In July of 1877, angry B&O workers went on strike in protest over cuts in their wages. This strike spread quickly to every railroad east of the Mississippi and then to the Missouri Pacific and other western lines. For more than a week, most freight and even some passenger traffic covering over 50,000 miles was literally stopped in its tracks. The situation in Baltimore got out of hand quickly as other disaffected citizens joined to create a mob of fifteen thousand. Marching on Camden Station, they clashed with National Guardsmen called in by the Governor. The confrontation resulted in at least ten deaths and scores of injuries. The station suffered damage as passenger cars were burned and nearby tracks were torn apart. Following a plea from B&O president John W. Garrett, President Rutherford B. Hayes ordered five hundred federal troops to Baltimore to help end the chaos. Peace was restored. The strikers retreated, and by early August, the trains were running again.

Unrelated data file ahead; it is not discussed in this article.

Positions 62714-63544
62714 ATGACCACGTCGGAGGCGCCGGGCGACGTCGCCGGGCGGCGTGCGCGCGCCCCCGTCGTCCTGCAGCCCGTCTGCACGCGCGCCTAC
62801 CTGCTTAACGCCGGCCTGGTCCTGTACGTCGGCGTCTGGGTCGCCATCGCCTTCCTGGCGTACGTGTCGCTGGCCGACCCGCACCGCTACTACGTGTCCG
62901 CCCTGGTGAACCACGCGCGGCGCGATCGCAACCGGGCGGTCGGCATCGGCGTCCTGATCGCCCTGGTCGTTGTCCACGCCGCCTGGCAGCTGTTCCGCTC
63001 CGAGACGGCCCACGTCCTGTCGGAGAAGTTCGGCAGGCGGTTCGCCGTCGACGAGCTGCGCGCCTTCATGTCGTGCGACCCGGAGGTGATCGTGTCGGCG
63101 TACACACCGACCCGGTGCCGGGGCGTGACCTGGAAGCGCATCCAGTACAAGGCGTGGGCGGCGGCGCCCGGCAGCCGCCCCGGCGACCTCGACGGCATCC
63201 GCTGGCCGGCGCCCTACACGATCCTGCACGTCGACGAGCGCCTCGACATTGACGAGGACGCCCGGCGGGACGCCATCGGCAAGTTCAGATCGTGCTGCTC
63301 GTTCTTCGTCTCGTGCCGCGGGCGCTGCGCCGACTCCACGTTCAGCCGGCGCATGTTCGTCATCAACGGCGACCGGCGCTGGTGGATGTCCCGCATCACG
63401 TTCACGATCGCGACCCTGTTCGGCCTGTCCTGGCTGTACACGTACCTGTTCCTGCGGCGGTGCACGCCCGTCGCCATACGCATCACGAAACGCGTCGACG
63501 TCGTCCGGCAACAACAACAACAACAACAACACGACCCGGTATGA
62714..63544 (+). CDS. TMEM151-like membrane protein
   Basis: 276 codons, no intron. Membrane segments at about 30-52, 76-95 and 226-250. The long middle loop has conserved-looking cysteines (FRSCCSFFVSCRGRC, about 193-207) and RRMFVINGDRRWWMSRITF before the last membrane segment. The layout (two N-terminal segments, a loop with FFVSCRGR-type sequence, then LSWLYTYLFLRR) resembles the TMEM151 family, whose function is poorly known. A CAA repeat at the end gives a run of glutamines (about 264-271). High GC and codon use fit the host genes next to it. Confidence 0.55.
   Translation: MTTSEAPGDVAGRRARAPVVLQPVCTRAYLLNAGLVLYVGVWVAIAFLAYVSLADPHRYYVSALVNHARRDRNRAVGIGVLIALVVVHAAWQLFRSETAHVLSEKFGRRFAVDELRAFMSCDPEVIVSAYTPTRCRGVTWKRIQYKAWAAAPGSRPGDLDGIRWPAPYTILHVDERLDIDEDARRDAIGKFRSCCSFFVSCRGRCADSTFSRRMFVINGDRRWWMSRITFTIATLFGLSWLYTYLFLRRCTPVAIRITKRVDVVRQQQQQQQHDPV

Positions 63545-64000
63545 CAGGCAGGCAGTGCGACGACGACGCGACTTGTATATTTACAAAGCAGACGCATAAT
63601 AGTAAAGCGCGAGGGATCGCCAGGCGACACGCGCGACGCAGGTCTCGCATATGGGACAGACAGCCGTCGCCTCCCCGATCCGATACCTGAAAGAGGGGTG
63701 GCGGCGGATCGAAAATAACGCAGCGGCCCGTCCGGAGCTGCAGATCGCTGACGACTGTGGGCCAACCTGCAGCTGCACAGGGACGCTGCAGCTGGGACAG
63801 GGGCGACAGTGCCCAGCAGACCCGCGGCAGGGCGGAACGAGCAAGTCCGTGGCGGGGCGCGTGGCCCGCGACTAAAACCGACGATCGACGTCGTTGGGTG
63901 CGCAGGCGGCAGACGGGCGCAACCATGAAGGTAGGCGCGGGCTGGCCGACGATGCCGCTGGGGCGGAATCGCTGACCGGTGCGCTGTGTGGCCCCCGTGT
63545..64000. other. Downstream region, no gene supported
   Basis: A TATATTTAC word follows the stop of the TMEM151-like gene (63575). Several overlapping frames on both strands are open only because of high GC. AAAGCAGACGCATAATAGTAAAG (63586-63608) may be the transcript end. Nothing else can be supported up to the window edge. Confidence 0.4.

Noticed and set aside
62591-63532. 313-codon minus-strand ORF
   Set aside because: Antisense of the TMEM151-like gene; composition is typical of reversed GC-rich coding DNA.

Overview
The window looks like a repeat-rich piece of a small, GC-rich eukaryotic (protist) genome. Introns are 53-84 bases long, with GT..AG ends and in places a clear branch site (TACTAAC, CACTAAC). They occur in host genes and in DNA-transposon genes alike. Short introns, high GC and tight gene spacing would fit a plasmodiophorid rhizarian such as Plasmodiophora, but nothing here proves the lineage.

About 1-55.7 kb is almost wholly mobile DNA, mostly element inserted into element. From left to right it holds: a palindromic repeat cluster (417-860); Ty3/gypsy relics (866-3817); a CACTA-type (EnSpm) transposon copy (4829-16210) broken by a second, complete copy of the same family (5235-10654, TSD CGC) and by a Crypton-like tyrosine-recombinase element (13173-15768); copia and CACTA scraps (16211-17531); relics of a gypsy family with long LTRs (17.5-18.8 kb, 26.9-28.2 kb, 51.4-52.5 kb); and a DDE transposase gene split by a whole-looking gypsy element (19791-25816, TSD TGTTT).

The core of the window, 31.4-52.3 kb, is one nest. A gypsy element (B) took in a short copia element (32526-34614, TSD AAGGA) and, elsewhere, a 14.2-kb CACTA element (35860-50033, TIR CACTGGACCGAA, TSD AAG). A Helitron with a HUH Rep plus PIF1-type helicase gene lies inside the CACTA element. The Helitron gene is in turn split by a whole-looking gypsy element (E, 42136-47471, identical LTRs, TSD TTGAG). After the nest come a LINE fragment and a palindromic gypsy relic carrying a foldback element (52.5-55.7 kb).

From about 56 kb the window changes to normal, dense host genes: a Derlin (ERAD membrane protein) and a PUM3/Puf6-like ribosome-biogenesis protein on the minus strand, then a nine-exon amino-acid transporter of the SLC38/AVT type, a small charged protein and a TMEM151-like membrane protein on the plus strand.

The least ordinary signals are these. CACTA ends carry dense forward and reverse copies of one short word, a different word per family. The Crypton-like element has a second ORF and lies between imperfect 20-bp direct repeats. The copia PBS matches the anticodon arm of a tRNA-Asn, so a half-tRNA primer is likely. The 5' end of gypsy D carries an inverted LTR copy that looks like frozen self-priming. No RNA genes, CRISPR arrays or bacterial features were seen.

The events surrounding this confrontation are an excellent example of the continuing tension between workers and their employers that was part of the landscape in a recently industrialized nation. When things got out of hand, all levels of government were called upon to intervene. In this exercise, students will examine this incident in some detail and be encouraged to look at it from several different perspectives.